HMS says next inspection is free if sale falls through

November 13, 1994|By Adriane B. Miller | Adriane B. Miller,Special to The Sun

For years, buyers have cried foul when they pay $175 or so for a pre-purchase home inspection, only to have the seller back out of the deal or have their funding denied.

HMS of the Mid-Atlantic States, a home warranty company that recently started offering inspections, says that if it inspects a home at the buyer's expense and the sale later falls through for any reason, that HMS will inspect the buyer's next potential purchase for free.

VTC HMS, based in Fairfax, Va., said it is the first company in the region to offer such an inspection policy.

William Lamb, a buyers' broker with Buyers 1st Realty in Annapolis, applauds the program.

Mr. Lamb says buyers unfairly pay for home inspections even when the deal falls through because of defects uncovered by the inspection.

"It's probably not going to come into play very often, but it's of value to anybody who is thinking about buying a house, especially the first-time homebuyer where money is an issue," Mr. Lamb said. "I'm surprised nobody else has come up with it."

But some inspection firms think the policy only helps HMS.

"This is a marketing ploy," said Harvey "Sonny" Mosier, a home inspector with R. J. Moore and Associates in Annapolis and 1994 president of the Baltimore Chapter of the American Society of Home Inspectors. "HMS has a warranty service, and what they really want to sell you is the warranty service.

"The tendency is going to be for the inspector to be lenient in the reporting, for fear of killing the deal," he said. "No one in business is going to want to invest three hours of work today, just to turn around and do it all again next week free of charge."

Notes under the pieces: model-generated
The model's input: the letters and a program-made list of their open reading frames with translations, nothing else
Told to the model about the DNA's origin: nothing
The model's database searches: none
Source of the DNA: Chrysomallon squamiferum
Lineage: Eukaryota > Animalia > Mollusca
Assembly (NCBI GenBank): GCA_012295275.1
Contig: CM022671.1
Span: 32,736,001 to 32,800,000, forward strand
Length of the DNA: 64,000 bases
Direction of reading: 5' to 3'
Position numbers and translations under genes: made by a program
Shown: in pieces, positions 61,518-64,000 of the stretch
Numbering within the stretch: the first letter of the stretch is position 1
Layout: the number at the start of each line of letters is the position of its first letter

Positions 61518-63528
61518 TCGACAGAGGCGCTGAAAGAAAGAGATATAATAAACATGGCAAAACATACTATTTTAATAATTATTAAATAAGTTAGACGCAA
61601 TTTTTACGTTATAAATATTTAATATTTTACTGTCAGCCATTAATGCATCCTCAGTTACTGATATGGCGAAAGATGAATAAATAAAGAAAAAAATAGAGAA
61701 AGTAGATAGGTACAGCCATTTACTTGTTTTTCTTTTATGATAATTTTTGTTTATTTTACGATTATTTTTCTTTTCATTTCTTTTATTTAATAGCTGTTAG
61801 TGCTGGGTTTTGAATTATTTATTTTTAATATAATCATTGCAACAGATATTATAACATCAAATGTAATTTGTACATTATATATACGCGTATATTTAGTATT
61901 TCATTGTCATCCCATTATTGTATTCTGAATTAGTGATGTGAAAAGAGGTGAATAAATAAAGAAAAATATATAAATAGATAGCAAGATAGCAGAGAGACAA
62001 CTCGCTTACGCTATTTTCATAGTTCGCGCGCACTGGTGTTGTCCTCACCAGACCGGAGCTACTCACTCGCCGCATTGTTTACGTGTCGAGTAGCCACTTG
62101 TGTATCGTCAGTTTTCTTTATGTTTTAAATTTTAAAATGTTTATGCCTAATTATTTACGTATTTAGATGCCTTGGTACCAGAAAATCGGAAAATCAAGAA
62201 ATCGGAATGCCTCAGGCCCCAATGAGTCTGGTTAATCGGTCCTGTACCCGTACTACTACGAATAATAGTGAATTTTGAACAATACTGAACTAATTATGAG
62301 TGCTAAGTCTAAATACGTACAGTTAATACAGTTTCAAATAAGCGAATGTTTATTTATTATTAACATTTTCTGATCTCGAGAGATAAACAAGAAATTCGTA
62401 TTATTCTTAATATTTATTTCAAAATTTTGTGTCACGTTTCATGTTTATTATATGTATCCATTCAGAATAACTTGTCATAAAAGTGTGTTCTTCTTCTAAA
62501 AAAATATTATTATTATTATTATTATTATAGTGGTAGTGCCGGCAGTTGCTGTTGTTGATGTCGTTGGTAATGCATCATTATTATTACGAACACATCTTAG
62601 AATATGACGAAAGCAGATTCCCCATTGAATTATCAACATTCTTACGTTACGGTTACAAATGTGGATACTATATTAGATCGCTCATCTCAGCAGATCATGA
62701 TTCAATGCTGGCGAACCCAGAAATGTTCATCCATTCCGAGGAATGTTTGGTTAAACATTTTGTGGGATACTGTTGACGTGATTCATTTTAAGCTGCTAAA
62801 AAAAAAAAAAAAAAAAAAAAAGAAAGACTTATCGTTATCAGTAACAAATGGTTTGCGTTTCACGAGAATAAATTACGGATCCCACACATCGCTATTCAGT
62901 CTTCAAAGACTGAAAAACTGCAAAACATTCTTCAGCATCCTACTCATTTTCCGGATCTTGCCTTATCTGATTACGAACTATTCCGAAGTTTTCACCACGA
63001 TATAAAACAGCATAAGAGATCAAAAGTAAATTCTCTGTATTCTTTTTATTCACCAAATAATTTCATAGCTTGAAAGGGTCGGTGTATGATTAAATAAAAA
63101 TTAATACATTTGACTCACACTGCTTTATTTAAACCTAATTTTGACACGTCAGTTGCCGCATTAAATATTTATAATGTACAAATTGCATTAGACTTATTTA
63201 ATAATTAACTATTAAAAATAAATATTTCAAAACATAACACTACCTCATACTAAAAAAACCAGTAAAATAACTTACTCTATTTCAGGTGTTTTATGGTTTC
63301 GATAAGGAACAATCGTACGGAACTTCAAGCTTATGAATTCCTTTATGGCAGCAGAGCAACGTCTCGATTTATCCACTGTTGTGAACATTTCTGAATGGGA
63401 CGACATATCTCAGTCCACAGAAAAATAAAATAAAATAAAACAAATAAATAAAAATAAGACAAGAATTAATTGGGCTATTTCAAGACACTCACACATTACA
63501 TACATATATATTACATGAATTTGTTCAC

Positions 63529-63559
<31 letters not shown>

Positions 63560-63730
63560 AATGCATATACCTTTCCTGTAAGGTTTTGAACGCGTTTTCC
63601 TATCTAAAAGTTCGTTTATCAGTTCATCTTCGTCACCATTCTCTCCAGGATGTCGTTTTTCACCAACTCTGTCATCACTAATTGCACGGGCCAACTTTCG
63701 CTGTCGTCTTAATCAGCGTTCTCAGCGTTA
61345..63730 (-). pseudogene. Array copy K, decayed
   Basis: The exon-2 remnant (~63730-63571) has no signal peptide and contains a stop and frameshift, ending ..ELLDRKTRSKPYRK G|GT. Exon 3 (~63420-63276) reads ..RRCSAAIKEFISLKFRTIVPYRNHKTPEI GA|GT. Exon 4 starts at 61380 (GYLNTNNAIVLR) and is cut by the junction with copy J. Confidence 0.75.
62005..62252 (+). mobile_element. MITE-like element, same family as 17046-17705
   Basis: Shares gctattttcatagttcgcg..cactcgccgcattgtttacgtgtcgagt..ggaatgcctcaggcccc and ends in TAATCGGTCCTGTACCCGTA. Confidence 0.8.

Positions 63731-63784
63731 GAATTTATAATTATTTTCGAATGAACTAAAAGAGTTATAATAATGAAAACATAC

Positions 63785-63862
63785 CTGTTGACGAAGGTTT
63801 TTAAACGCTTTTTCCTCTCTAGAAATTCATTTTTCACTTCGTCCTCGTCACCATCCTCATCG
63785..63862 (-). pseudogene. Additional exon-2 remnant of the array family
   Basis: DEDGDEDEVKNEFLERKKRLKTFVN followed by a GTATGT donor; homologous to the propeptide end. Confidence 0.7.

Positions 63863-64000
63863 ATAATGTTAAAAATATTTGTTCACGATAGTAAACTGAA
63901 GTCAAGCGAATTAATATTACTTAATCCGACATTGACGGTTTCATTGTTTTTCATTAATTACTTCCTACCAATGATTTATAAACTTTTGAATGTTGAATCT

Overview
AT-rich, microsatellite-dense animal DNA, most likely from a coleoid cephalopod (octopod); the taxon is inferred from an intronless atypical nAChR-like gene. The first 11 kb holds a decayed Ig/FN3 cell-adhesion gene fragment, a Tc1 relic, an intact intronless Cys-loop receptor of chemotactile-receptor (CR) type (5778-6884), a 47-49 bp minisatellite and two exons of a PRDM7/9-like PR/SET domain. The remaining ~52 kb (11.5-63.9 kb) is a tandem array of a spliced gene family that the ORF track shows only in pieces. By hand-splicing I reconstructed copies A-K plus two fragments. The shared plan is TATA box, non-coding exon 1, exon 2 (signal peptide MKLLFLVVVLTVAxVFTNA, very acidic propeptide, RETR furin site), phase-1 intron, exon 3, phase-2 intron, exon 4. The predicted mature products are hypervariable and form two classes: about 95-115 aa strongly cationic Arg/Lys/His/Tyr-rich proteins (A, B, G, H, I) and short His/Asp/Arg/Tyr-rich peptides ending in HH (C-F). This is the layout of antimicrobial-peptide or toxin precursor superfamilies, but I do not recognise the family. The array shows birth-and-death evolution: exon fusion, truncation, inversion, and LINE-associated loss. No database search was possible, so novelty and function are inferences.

HMS is nationally known for home warranty products it offers buyers, and errors and omissions insurance it provides real estate agents. The parent company and its affiliate, HMS Mid-Atlantic, have operated for about 10 years.

Brian Carr, HMS Mid-Atlantic vice president of operations, said HMS began offering inspections in May in Maryland, Virginia, West Virginia and Delaware. He said the company got into the home inspection business after real estate agents complained that bad inspection reports were ruining deals.

"We're not there to kick the contract out," Mr. Carr said. "Our inspectors are encouraged to give an unbiased assessment of the purchase and to be sensitive to the delicate Realtor/buyer/seller relationship."

He said every house has good and bad points, and HMS inspectors try to highlight all of them. "We rate a house against its peers, not the Taj Mahal," Mr. Carr said.

The company's slogan -- "No Close, No Pay" -- is slightly misleading; buyers do pay for the inspection upfront, even if they don't buy the house. But HMS will perform a second inspection at the buyer's request if the second intended purchase is within 100 miles of the first. The policy does not apply to inspections ordered by home sellers.

A staff of about 40 inspectors, each with at least five years' experience and membership in ASHI, conducts HMS inspections. The company charges between $175 for houses priced under $175,000, and up to $295 for houses valued above $300,000 -- about average. Inspections take about 2 1/2 hours.

Homebuyers don't have to buy pre-purchase inspections unless the lender requires them. Most real estate agents recommend them because they point out minor deficiencies that may need attention in the future, as well as major problems that may be reason enough to cancel the contract.

In its five full months of operation, HMS has made "quite a few" free inspections for buyers, Mr. Carr said, for reasons ranging from lack of financing to buyer's remorse.

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